Echoing a hesitant sentiment on the console side, there’s been (unconfirmed) reports in the industry that Sony has slightly lowered its global target for PlayStation 5 production for the year ending in March 2022. Similarly, as I wrote last week, Nintendo formally reduced its worldwide annual Switch shipment guidance from 25.5 million to 24 million.

The word being thrown around is uncertainty, which is the bane of any analyst or predictor’s existence. We just don’t know when chip availability will improve. Still, it’s the pre-holiday rush season including the coveted Black Friday time frame, so expect a lot of competition for that top spot. My personal choice is Nintendo Switch leading November by units, then PlayStation 5 squeezing out a slight victory on dollars.

Bowser mentioned the general environment and Nintendo’s related effort during his interview.

“These challenges have been facing many industries, and they’ve been going on for quite some time,” he said. “But we’re working to meet demand for our holiday products, including Nintendo Switch OLED model. I will say things are constantly changing, but we’ve been working across the supply chain – from production to overseas transport to local distribution channels – to make sure we have a steady flow of hardware and games through the holiday cycle.”

Speaking of a steady flow of games, November will continue the fourth quarter spree of triple-A blockbuster launches in particular. It’s the season of heavy hitters.

Activision Blizzard, whose executives still haven’t fully addressed any clear steps being taken to improve workplace conditions and should be held accountable for their inaction in recent years, published its latest military shooter entry Call of Duty: Vanguard last week. I fully expect it to the November’s biggest seller, and enter the 2021 to date chart near the top.

Then there’s the glorious success story of Forza Horizon 5, which I expect to be in the Top 2 or 3 of the overall chart and easily top the Xbox platform list in November. The open world driving game from Playground Games already surpassed 6 million players according to Xbox’s Aaron Greenberg, overtaking my ambitious initial week estimate of 5 million! Not only is it a first-party Microsoft title going directly into Xbox Game Pass, the early access version attracted at least a million buyers based on in-game statistics. It should be the largest Forza Horizon launch of all time in the U.S.

There’s also the likes of Electronic Arts’ Battlefield 2042 (which I expect to round out the Top 3 on the total charts), Switch exclusive Pokémon Brilliant Diamond & Shining Pearl plus Rockstar Games presenting Grand Theft Auto: The Trilogy – The Definitive Edition. I expect a fun, eventful November especially given how October shaped up!

As usual, check out Mat at NPD Group’s thread for more details and further insights direct from the company itself.

Definitely look forward to digging into it then and chatting here or on social media. Until then, be safe, get those booster shots and thanks everyone for taking the time to hang out.

*Digital Sales Not Included, ^Xbox Digital Sales Not Included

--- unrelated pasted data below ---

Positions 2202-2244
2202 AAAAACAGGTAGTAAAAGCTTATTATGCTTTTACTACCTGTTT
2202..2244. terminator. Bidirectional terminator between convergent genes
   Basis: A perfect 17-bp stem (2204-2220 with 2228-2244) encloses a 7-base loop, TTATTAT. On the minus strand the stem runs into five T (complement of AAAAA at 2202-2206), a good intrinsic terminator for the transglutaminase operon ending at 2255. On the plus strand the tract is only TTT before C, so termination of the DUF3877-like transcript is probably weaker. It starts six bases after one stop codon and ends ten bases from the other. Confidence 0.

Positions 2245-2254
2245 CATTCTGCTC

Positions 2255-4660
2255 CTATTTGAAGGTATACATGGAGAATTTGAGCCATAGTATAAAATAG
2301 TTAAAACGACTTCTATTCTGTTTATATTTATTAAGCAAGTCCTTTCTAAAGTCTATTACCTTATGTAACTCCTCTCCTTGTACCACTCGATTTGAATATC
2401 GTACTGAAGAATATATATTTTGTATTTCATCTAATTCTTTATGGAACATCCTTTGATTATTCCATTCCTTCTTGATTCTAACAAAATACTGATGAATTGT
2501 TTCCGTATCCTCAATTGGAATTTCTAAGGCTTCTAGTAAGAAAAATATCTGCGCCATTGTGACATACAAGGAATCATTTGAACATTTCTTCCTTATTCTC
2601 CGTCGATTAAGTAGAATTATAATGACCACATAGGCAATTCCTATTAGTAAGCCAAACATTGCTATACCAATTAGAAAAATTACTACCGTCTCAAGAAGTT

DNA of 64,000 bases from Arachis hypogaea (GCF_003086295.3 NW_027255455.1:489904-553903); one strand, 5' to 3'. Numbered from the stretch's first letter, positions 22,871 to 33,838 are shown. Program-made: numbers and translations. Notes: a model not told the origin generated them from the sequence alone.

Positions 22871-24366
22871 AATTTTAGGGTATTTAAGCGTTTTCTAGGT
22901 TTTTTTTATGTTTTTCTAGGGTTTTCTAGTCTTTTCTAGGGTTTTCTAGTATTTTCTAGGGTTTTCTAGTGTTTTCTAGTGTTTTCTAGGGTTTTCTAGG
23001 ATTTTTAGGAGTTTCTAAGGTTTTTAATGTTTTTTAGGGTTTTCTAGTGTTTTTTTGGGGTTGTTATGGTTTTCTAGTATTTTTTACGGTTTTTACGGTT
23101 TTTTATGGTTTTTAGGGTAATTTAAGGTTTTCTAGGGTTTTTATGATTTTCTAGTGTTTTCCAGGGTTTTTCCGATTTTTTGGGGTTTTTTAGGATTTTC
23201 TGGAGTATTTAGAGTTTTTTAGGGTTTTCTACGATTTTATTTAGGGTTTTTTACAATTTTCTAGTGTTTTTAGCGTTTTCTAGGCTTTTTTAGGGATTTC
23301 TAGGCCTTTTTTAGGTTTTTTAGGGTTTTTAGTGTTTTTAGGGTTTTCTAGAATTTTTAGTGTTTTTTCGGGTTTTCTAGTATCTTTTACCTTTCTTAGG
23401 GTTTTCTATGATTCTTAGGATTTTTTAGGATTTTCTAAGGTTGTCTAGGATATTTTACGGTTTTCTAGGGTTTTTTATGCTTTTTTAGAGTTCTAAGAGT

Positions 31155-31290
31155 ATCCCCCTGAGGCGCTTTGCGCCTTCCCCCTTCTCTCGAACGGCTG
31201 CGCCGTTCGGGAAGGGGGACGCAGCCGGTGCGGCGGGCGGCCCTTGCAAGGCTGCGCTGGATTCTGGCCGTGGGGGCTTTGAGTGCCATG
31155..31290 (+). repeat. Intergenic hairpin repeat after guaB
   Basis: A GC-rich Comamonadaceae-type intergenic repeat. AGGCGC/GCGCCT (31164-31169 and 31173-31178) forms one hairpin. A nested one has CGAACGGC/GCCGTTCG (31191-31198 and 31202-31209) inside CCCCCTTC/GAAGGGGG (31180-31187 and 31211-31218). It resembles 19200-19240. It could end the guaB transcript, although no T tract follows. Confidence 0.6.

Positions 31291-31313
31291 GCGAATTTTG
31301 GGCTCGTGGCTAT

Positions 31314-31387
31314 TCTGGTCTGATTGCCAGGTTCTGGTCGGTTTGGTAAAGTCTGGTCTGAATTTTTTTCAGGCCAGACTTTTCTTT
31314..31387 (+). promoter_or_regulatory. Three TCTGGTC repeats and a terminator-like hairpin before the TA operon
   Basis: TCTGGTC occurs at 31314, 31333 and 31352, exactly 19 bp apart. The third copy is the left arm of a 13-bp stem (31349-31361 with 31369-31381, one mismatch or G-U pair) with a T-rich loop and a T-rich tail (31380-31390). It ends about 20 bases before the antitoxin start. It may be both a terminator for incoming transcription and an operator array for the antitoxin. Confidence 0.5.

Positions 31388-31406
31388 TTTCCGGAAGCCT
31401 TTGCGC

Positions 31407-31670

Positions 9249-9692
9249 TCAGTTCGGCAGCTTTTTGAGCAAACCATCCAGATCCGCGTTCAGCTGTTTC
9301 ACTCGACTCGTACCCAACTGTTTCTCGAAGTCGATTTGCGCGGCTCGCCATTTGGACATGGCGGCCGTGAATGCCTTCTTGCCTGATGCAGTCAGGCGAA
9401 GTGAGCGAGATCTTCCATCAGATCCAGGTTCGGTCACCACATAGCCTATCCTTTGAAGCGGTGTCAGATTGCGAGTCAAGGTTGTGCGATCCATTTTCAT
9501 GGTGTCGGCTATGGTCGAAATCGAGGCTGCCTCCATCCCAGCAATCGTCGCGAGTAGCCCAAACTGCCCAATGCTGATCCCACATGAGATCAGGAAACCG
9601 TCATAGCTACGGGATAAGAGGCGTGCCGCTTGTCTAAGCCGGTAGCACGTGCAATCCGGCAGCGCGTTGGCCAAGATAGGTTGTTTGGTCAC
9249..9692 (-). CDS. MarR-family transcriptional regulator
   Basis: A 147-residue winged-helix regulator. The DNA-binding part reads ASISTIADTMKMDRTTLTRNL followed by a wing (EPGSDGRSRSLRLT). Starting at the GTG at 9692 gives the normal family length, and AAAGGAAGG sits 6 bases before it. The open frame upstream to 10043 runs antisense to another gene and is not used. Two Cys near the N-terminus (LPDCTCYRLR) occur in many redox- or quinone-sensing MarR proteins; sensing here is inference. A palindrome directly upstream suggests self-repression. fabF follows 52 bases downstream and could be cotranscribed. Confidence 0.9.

Comparisons are year-over-year unless otherwise noted.

Sources: Aaron Greenberg, Bloomberg, GamesRadar (Image Credit), The NPD Group, Ubisoft, The Verge.

-Dom

PlayStation 5 Breaks Nintendo Switch Streak in Record September for U.S. Games Sales

Although it feels like no one can find one these days, PlayStation 5 is most certainly selling. And, like many years past, sports video games are as popular as ever here in America.

That’s according to the latest monthly report from U.S. games industry tracker The NPD Group, which released its September 2021 consumer spending figures earlier today.

Within, the firm revealed last month hit a September best across the entirety of tracked history. Total spending reached nearly $4.4 billion, an increase of 3% and the single best September month on record.

This impressive result was primary driven by continued moment of hardware growth, mobile spending and ongoing subscription sales on services like Xbox Game Pass. These sub-categories were able to balance out declines elsewhere, including within accessories.

Biggest story told by the numbers is within Video Game Hardware: how PlayStation 5 halted a competitor’s historic streak. Sony’s latest generation box was the best-selling console in the U.S. by both dollar sales AND units sold. The latter is the important point. This ends Nintendo Switch’s consecutive streak of leading by unit sales at a whopping 33 months. The last time a console other than Switch was atop the hardware chart by this metric was PlayStation 4’s win back in November 2018!

Which to me is more indicative of supply conditions as Sony continues to output as many PlayStation 5’s as possible. Nintendo has swapped over to its Switch OLED Model production, which launched after this month’s sales report on October 8th. The tricky part going forward is inventories aren’t expected to increase much anytime soon. In recent weeks, semiconductor sector leaders from AMD and Marvell commented that the chip shortage likely won’t ease until back half of 2022 if not later. As a primary component of gaming consoles, this is concerning for those of us that track industry sales.